A US man who fraudulently accessed the details of thousands on a credit reference database pleaded guilty this week to ID theft-related charges. Brian Dill, 33, of Simi Valley, California, claimed to be a private investigator in order to access privileged information on the Merlin Information Services database.
As part of a plea bargaining deal, Dill admitted he conducted at least 1,873 queries through the Merlin system obtaining information on over 5,875 people. He used this data fraudulently obtain a credit card and make unauthorised purchases of more than $2,000 on his own behalf. Dill also used the information he gained from the Merlin system to supply friends and acquaintances with fraudulently obtained credit cards before he was collared by the Feds.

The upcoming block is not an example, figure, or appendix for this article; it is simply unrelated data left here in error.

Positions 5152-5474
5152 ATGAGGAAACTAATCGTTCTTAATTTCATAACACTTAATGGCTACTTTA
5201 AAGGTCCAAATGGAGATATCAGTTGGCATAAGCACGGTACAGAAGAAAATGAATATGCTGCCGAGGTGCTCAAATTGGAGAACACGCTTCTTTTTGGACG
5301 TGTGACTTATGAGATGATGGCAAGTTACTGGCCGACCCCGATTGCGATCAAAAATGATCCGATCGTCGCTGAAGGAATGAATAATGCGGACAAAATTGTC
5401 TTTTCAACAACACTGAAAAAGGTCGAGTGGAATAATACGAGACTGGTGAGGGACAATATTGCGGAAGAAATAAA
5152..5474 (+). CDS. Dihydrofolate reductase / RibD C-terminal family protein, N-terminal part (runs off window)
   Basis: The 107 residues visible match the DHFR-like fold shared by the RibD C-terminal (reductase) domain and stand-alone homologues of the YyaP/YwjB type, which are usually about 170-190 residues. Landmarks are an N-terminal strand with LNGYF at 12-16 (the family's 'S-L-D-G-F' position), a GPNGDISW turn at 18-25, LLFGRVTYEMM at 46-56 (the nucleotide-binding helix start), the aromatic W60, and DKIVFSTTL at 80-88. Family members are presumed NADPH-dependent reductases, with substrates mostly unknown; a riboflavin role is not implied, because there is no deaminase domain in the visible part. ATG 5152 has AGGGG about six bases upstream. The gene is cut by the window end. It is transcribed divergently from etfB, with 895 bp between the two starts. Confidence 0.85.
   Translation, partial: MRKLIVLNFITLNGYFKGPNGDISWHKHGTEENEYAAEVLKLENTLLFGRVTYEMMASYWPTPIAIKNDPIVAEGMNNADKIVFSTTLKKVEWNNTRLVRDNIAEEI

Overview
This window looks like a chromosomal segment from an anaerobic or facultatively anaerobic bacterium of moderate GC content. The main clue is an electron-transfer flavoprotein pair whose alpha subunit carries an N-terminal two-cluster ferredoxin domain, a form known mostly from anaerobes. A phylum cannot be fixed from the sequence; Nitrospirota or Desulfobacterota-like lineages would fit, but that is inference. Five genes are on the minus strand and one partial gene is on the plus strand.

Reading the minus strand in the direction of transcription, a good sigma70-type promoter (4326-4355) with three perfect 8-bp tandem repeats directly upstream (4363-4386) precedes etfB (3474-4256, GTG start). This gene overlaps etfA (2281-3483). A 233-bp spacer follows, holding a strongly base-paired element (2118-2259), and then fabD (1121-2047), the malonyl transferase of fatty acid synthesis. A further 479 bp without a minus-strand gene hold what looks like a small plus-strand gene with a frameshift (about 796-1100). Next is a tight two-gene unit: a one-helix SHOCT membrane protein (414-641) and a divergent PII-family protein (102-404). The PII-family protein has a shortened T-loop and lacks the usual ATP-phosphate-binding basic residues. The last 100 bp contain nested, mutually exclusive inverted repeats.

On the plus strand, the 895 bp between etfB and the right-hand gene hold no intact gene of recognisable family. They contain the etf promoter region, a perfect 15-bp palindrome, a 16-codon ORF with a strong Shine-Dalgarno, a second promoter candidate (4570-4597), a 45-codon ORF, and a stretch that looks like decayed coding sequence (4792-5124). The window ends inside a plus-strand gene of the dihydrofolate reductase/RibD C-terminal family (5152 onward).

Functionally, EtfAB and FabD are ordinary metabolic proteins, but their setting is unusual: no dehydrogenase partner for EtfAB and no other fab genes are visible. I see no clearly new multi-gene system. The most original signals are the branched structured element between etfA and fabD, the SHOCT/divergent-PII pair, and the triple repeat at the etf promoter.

Dill, who pleaded guilty to computer hacking and fraud offences on Monday, faces a possible jail sentence of up to 20 years imprisonment. But he's likely to receive far less than the statutory maximum at a sentencing hearing before US District Judge Percy Anderson, scheduled for 25 September. ®